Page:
|count||The number of times this error code should be sent before normal operation is restored. This can be either a positive number (which indicates that this many operations should fail before restoring to normal operation), 0 (which means that normal behavior be restored immediately) or a negative number, in which case commands will fail indefinitely until a 0 is sent again with this command||JSON Number|
|servers||A list of servers to apply this setting to. Servers are specified as indices into the server array. By default, all servers are used||JSON Number|
This command moves the internal clock in the server. The primary purpose for this is to allow the clients to test TTL without having to "sleep". Names in bold are required
|Offset||The number of seconds to add to the internal clock||JSON Number|
This command enables or disables CCCP protocol semantics for a group of servers.
|enabled||Whether to enable or disabled CCCP on the selection criteria||JSON Boolean|
|bucket||Bucket for which CCCP should be enabled/disabled. If this is empty, then this command affects all buckets||String|
|servers||An array of server indices for which the enable/disable setting should apply to. If this is not set, then all servers are modified||Array of numbers|
|bucket||Which bucket to use. If unspecified, default is used||string|
The response shall contain in the
payload field a JSON array of integers
containing port numbers (relative to the Mock's listening addresses) which may
be used as memcached ports.
This command returns the information about a given key in the mock server. Names in bold are required
|key||The key to access||JSON String|
|Bucket||The bucket in which the key resides||Optional. String. If not specified,
The payload contains a JSON object containing the per-node status
of a given key. The base object is a JSON array (
). Each element in
the array is a JSON object containing three fields.
The nodes are ordered according to the server list received in the vBucket configuration.
If the server is neither a replica nor a master for the given key, it is
Conf: Configuration information about this node in relation to the keys' vBucket. This is a JSON object containing two subfields:
- Index - the server index in the vBucket map for the given vBucket. If this is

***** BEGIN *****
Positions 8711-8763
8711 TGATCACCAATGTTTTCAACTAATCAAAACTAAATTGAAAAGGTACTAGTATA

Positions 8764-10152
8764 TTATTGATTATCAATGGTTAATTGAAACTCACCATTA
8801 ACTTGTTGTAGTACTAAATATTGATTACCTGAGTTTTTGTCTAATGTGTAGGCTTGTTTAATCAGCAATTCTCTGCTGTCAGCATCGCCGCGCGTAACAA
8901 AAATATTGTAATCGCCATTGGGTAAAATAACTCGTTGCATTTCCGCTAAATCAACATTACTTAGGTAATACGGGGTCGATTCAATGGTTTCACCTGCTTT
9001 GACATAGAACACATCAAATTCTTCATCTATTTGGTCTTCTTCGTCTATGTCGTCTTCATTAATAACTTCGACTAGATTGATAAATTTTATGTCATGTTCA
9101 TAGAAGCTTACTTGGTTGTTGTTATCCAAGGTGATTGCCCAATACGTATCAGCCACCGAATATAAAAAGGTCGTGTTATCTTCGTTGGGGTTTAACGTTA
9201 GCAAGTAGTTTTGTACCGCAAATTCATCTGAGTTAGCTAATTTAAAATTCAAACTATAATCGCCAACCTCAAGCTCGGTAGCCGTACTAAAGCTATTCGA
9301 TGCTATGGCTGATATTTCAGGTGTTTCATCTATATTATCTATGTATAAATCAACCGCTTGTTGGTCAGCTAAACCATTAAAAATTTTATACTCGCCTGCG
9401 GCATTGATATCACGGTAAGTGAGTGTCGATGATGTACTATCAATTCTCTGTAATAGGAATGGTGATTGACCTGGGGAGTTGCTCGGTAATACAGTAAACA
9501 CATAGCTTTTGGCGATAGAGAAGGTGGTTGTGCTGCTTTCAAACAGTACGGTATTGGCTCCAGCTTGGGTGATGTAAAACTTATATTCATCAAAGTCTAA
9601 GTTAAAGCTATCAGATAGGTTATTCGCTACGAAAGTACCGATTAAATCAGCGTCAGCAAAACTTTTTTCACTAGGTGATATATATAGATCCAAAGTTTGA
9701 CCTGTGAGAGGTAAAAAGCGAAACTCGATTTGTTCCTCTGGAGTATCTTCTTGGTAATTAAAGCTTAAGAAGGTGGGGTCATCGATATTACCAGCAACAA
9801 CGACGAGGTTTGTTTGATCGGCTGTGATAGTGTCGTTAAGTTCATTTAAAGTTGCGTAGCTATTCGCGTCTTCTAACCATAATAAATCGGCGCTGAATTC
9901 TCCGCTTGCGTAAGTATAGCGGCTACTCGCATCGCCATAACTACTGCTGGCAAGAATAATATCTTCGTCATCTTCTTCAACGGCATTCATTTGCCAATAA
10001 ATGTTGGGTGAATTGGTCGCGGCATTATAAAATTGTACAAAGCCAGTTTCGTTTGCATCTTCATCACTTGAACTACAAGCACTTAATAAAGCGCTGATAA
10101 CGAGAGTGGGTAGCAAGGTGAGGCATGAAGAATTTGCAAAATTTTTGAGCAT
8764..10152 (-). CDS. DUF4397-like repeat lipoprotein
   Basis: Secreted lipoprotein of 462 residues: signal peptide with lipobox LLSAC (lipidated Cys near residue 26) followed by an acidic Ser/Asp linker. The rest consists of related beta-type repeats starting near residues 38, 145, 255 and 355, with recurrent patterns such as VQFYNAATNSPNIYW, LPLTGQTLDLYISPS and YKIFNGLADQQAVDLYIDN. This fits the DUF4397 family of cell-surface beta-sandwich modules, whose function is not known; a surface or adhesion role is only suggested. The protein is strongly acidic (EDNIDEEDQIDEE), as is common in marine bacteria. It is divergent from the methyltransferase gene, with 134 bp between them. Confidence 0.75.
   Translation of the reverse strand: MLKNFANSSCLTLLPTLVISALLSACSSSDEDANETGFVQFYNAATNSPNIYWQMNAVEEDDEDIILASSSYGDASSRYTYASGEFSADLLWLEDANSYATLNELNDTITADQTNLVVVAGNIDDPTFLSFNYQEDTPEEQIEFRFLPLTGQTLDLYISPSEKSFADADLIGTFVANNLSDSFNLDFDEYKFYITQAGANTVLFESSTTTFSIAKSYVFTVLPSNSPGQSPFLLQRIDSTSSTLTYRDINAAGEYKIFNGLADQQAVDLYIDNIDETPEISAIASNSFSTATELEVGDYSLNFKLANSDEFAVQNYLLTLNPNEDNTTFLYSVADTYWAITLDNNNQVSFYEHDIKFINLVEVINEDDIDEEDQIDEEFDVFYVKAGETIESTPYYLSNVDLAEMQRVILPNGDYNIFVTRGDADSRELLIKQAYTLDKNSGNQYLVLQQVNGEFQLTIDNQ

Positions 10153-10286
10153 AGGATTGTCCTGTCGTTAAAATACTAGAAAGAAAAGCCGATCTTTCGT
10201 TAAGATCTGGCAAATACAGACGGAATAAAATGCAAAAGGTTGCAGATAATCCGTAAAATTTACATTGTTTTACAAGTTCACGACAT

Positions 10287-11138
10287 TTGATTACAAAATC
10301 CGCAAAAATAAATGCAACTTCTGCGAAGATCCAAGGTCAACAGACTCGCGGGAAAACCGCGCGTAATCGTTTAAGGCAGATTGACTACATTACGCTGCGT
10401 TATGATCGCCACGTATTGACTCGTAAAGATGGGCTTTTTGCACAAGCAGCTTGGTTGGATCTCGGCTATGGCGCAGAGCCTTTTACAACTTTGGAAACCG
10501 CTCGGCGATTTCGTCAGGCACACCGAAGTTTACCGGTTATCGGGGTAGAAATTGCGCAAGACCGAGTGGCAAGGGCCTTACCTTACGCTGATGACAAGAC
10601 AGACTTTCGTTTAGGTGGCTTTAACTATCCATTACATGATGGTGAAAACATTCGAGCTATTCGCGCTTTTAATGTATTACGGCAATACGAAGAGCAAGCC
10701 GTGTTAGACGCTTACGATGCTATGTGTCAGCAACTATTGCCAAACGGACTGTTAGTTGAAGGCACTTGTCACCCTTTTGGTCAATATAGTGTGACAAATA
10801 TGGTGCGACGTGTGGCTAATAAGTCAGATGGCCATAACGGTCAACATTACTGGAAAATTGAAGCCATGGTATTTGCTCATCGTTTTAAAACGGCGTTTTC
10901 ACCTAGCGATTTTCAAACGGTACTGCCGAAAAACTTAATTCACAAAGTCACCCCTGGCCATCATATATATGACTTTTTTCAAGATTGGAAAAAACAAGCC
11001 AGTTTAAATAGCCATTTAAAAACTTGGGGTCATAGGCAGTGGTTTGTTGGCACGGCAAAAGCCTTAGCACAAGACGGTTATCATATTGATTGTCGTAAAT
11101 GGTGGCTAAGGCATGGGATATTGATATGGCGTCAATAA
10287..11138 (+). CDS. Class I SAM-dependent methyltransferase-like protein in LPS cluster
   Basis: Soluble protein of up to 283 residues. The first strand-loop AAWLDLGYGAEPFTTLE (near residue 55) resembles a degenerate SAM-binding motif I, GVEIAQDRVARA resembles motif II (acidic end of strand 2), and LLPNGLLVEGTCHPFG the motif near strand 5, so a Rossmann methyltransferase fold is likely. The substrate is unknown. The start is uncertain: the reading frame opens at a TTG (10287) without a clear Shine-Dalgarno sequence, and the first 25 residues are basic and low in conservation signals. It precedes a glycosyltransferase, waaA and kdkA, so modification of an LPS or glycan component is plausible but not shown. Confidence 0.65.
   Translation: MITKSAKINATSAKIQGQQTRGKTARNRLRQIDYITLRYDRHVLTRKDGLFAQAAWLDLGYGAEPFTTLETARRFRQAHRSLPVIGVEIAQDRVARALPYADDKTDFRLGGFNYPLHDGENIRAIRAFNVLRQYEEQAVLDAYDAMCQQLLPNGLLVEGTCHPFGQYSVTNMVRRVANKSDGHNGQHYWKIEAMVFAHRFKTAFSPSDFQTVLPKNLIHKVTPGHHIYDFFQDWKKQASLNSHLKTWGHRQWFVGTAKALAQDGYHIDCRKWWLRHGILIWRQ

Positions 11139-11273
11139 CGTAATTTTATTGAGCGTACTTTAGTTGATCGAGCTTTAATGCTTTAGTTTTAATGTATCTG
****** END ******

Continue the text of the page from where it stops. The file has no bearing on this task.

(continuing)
a master, the index will be
- Type - Either
- Index - the server index in the vBucket map for the given vBucket. If this is a master, the index will be
Cache: This is a JSON object containing the status of the key as it resides in the node's Cache. If the item is not present within the node's cache, the object is empty; otherwise it contains these subfields:
- CAS The CAS value of the key as present within the storage domain
- Value the actual value of the key
Disk: This carries the same semantics as
Cache, only that it displays information relating to the node's Disk storage domain.
Starting with 0.6, the Mock introduces actual storage layers to emulate those of
an actual cluster. Specifically, a cluster has one or more nodes, where each node
retains a key in both its volatile memory (Cache) and persistent storage
(Disk). While from a user perspective this process tends to be transparent, the
distinction makes itself known when operating on things such as views (where
indices are built from "persisted" items only) and the various
durability/persistence-requirement commands as well as get-from-replica.
Note that Cache and Disk represent abstract concepts in the Mock. At the time of writing, the Mock does not actually write anything to the disk, but merely contains a separate storage domain for "Disk".
Thus, whenever an item is stored in the mock it may go through the following steps:
- The item is inserted into the vBucket master's Cache
- The item is inserted into the vBucket master's Disk
- For each vBucket replica, the item is placed inside its Cache
- For each vBucket replica, the item is placed inside its Disk
These out-of-band commands allow to modify or retrieve information on a specific key.
They all accept a set of common parameters
|Key||The key to access||JSON String|
|OnMaster||Whether to affect the key on the vBucket master||JSON Boolean|
|OnReplicas||Which replicas should be affected||This can either be a number indicating how many replicas to affect; or it can be a list of specific replica indices to affect|
|CAS||The new CAS to use||Optional. Number. If not specified, the existing CAS (if the key already exists) of each key entry in its respective storage partition will be used. Otherwise a new CAS is generated|
|Value||The new value to use||Optional. String. If not specified the items value will be an empty string|
|Bucket||The bucket in which the key resides||Optional. String. If not specified,
Below is a list of commands which accept these common parameters
This command will store an item to one or more nodes' Disk storage domain.
The nodes affected depend on the
Remove an item from the Disk storage domain from the selected nodes
Store an item to one or more nodes' Cache
Remove an item from one or more nodes' Cache
For each affected node, store the item to its Disk and Cache stores.
This is equivalent to calling
cache on the same item
For each affected node, remove the item from both its Disk and Cache
stores. This is equivalent to calling
unpersist on the same